Adults are to blame for ongoing stereotypes , not Barbie

Jillian LeBlanc, Opinion Editor

Adults ruin simple joys of childhood by pushing kids to view the world as harsh and cynical. We force our opinions, both good and bad, on minds that are too young to distinguish what is right and wrong. Despite good intentions, children are raised in a society that crushes imagination as well as confidence. Society destroys innocent perspectives due to negativity, while constant criticism creates a jaded youth.

Kids are filled with wild, crazy, creative ideas, and these concepts are occasionally hard for adults to grasp. Their imagination holds no bounds, especially if they’re given proper toys. If you give a child a plain cardboard box and ask about its potential, they’ll give you a list of possibilities. Give a child a doll, and they’ll not only create a friend, unknowingly attempt to discover themselves with this tool.

Adults often limit self-discovery due to disdain for certain products. Creative thinking is then halted, because a little boy or girl was denied access to their full imagination. Companies such as Mattel are constantly in the pursuit of this fulfillment by attempting to unlock our youth’s fullest potential.

This prominent toy company took their key product and officially brought her to the 21st century. Mattel made a critical move in 2016, giving Barbie a much-needed makeover, a change that challenged the female stereotype. Mattel openly recognized that women are constantly misrepresented in media, and sought to fight this inequality at the foundation of our future.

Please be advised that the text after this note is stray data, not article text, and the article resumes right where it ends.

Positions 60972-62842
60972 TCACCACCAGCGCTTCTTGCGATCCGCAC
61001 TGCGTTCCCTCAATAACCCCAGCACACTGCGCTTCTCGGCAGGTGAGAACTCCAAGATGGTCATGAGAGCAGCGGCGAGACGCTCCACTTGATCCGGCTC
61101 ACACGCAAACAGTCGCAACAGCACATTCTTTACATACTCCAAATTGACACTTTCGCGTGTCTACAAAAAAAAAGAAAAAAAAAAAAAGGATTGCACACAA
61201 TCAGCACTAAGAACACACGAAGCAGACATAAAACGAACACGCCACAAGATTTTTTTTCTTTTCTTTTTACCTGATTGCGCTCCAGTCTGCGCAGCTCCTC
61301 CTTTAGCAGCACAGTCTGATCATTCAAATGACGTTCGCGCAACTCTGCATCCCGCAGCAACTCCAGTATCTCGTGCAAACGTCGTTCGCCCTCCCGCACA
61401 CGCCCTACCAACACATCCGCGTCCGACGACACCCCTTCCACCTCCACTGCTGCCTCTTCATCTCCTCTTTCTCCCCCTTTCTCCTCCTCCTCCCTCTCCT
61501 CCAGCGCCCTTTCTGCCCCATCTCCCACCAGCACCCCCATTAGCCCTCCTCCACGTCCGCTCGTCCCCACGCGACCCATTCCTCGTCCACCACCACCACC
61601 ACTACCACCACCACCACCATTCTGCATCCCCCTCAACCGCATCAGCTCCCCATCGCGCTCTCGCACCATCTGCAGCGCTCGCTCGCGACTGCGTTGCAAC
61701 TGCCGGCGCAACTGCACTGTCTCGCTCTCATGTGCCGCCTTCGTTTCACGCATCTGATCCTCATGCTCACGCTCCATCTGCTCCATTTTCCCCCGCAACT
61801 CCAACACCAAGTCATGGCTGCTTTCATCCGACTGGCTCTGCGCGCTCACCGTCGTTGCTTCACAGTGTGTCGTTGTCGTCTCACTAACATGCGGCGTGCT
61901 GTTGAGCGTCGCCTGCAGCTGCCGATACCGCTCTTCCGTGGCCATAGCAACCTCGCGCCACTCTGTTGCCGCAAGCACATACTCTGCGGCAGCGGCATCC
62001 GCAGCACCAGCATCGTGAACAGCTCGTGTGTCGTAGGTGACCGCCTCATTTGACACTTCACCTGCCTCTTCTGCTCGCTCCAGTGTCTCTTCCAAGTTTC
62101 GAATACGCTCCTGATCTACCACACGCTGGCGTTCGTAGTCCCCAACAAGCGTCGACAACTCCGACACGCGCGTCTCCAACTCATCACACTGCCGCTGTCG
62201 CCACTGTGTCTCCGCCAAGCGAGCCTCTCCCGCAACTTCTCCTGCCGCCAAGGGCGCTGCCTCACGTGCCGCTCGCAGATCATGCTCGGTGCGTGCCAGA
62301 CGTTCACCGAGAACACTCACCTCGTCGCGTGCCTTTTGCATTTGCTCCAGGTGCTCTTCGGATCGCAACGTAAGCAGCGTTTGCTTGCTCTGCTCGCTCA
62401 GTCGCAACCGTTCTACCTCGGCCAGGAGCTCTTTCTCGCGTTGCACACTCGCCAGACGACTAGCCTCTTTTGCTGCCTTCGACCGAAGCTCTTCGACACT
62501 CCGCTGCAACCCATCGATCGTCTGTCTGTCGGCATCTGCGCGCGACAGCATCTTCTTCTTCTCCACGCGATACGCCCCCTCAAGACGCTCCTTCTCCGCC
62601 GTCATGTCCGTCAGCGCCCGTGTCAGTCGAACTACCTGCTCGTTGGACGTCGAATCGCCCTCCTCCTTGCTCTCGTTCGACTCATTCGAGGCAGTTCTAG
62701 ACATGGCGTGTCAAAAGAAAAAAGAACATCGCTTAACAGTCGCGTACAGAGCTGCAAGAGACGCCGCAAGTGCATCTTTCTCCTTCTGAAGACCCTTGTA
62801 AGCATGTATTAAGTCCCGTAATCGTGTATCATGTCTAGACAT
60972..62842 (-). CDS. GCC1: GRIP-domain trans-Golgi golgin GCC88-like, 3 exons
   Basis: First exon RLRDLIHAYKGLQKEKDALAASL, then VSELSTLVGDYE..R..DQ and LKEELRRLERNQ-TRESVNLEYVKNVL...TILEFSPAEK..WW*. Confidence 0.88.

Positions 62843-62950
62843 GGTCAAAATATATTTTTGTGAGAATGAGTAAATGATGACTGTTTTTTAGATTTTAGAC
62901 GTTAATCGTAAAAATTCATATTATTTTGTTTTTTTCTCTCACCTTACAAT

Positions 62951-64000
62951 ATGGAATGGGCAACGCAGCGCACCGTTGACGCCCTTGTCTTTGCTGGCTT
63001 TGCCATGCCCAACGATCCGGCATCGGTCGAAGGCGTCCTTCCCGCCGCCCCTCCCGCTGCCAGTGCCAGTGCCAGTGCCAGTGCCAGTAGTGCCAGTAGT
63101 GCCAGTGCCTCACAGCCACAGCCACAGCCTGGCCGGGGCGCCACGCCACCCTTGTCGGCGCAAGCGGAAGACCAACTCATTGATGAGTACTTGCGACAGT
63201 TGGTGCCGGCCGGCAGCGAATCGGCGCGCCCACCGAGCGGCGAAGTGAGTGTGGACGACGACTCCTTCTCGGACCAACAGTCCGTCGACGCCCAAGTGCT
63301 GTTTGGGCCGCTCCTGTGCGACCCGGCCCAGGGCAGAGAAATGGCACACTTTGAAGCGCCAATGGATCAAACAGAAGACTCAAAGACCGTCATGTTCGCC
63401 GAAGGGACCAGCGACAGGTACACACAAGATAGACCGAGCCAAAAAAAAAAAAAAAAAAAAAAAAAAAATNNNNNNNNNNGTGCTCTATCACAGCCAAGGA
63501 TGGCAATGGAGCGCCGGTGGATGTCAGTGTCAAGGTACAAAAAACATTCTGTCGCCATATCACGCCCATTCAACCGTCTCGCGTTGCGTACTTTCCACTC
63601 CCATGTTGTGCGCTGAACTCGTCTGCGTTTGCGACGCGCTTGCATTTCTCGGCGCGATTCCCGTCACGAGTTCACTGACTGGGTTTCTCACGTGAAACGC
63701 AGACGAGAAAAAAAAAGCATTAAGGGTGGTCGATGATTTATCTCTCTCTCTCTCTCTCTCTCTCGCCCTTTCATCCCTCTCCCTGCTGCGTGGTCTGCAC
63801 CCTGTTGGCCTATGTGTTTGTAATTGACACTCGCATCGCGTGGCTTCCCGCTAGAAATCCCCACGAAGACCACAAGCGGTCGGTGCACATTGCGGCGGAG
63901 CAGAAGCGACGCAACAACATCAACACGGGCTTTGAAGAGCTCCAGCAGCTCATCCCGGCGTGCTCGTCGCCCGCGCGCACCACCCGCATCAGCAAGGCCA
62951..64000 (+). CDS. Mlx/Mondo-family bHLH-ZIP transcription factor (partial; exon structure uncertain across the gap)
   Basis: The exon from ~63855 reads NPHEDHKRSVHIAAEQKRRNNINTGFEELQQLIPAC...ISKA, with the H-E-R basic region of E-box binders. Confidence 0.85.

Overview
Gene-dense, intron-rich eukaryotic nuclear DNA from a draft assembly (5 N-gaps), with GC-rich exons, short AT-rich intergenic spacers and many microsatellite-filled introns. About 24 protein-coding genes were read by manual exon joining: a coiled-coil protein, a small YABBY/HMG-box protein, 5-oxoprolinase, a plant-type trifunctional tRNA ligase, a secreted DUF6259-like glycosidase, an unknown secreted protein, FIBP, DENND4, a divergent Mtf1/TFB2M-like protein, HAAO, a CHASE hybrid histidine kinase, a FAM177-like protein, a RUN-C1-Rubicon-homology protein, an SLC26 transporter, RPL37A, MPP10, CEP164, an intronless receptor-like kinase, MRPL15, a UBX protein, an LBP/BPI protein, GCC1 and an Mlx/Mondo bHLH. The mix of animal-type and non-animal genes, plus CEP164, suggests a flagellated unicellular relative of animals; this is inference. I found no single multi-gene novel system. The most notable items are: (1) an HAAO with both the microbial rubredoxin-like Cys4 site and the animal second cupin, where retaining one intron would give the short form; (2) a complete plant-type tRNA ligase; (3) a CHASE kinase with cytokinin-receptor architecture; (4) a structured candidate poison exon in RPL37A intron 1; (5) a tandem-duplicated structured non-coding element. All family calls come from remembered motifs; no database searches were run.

Barbie now has seven different skin tones, 22 different eye colors, and 24 different hairstyles. Along with the new cosmetic traits, the doll now comes in three new body types: petite, curvy, and tall. Now girls can choose toys that resemble their female role models, dolls that represent true women.

This is an incredible step forward for women because the media often rejects true womanly figures, portraying tall, skinny models on nearly every outlet. This world isn’t full of clones, but the media makes it appear so. Every woman has a different body shape, along with different features, a variety that Barbie is attempting to recreate. It’s fantastic that Mattel is recognizing this, generating body types that represent true women, deviating from this nauseating stereotype.

Adults ruin Barbie by making her into a villain, but she doesn’t have to be. She’s merely a tool for a child’s imagination, but we associate her with unrealistic characteristics. Children don’t see Barbie the way we do, or not until we change their perspective. They don’t think she’s too skinny, or wears heavy makeup; instead they see her pretty hair, her skin color, her curves, or lack thereof, and her fun accessories. They see dolls that look like them, or their mom, or teacher, or female role model, and strive for greatness along with their sidekick.

The children of today will be adults of tomorrow, and the struggles of our society will be the downfall of theirs. If adults change their attitude and alter their actions, today’s youth could prosper in a society without stereotypes.

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